Missing the grass for the trees in Western Ghats

The shola grasslands have reduced by 66.7% in four decades.  

Timber plantations, expanding agriculture and the spread of invasive species have eaten into as much as two-thirds of natural grasslands in the Palani Hill range of Western Ghats, shows a recently published study.

Researchers from Ashoka Trust for Research in Ecology and the Environment (ATREE) in Bengaluru collaborated with a team from IISER in Tirupati, Botanical Survey of India, Vattakanal Conservation Trust and Gandhigram Rural Institute used satellite imagery to tabulate changes in the hilly landscape over nearly 530 sq.km. of the range which is popular for the hillstation, Kodaikanal.

Loss of grasslands

If in 1973, shola grasslands spread across 373.78 sq.km. of the landscape, four decades later in 2014, it had shrunk to just 124.4 sq.km., marking a 66.7% decline. The reduction is seen even in native shola forests, whose area has declined by a third to 66.4 sq.km.

“These declines caught us by surprise, particularly considering that these dramatic changes have been occurring only around two decades ago,” said Milind Bunyan, Coordinator at the ATREE Academy for Conservation Science and Sustainability Studies, and the lead author of the paper that was published in PLOS One.

These drastic declines are particularly stark in shola grasslands (which are stunted forest growths of diverse grass species), and seem to be accelerating through the decades.

For the shola forests, however, the decline seems to have been arrested since 2003. Does this imply better conservation strategy for the woody forests, accompanied by a neglect of the grassland?

“For the department, much of their training is in managing forests, either for conservation or a source of income. However, shola grasslands which are critical habitats for many species, continue to be viewed as lower priority or grassy blanks,” said Mr. Bunyan.

In the place of these grasslands and forests, timber plantations have thrived. From barely 18 sq.km. in 1973, plantations have grown by a staggering 1093% to 217 sq.km.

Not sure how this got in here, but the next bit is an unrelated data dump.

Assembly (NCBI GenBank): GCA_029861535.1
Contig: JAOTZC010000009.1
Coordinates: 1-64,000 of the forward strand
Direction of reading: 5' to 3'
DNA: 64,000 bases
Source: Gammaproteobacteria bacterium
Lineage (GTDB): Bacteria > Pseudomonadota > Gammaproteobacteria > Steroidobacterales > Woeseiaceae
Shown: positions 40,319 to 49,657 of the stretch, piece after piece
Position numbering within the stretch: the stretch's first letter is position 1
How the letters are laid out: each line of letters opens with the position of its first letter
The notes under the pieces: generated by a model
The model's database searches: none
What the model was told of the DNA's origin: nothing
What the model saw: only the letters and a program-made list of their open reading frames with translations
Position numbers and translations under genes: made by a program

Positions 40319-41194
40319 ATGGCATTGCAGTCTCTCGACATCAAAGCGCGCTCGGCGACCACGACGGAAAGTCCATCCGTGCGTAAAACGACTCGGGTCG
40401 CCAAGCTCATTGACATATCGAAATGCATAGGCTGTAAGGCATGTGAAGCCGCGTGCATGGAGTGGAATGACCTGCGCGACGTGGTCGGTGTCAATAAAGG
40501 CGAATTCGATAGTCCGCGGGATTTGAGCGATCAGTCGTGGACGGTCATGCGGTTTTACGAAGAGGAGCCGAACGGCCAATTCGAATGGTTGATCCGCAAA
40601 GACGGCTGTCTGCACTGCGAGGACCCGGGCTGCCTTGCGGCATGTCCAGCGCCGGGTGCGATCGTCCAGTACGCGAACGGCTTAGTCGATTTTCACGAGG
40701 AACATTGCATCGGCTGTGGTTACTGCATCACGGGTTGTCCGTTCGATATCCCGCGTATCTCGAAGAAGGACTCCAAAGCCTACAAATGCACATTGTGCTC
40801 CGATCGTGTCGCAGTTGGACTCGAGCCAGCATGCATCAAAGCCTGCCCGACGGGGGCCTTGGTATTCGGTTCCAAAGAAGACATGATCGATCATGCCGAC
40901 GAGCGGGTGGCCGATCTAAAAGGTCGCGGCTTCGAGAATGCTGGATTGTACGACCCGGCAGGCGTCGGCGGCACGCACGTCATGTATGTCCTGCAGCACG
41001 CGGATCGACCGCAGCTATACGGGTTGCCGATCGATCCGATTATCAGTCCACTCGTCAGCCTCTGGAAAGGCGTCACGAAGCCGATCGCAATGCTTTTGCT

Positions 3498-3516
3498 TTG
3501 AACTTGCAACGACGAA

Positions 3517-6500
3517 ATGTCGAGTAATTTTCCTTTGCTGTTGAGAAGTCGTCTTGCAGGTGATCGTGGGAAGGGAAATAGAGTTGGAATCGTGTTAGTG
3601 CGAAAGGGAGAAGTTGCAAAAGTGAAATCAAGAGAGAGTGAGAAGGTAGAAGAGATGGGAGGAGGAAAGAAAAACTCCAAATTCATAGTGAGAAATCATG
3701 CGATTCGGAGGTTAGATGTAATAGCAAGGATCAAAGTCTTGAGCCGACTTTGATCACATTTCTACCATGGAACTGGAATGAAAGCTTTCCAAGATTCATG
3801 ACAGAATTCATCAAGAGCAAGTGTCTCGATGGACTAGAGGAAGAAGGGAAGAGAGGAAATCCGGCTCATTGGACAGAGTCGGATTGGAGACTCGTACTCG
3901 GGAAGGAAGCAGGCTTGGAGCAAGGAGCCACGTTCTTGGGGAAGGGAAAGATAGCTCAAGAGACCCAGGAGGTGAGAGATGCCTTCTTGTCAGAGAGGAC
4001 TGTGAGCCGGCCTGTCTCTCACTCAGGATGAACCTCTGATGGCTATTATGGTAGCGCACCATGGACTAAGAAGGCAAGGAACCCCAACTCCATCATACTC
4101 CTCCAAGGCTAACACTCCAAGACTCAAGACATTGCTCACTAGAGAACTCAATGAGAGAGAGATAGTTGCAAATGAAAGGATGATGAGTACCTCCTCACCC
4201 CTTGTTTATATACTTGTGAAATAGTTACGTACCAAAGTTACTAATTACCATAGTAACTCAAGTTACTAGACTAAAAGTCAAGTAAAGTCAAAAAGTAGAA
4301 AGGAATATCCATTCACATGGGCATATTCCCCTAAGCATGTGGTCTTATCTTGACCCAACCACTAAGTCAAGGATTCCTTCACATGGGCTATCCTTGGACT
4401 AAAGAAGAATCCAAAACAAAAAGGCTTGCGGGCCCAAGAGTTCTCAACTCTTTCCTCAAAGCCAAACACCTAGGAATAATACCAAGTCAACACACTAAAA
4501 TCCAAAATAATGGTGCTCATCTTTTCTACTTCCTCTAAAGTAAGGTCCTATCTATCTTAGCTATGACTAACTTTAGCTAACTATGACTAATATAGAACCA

Similarly, agriculture and fallow land have increased three times to 100 sq.km. in the past four decades.

Invasive species

The use of satellite imagery also revealed the nature of the growth of plantations. If till the 90s, it was a policy push for plantations — particularly after the settlement of Sri Lankan refugees — after that, it seems to be a natural march of invasive species such as prolific-seed-producer, Acacia.

“The grasslands are in trouble, much more than the forests. It is important to preserve whatever patches are remaining and push back invasive species. Tackling this would require ecological understanding, rather than a knee-jerk reaction of harvesting invasive trees which (counter-intuitively) ends up actually accelerating the spread of Acacia,” said V.V. Robin, Assistant Professor at IISER Tirupati.

As grasslands vanish or become more fragmented, local flora and fauna, particularly endemic species such as Nilgiri Pipit, may be under threat.

“Grasslands are now fragmented which means specialists such as Nilgiri Pipit are immovably displaced. It does seem like there has been local extinction of the bird, particularly when compared to the sightings during the British Raj,” said Mr. Robin, whose team is now following the population and spread of the bird in the Palani Hill Range.

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Printable version | Jul 26, 2021 3:25:10 PM | https://www.thehindu.com/news/national/karnataka/missing-the-grass-for-the-trees-in-western-ghats/article22452494.ece

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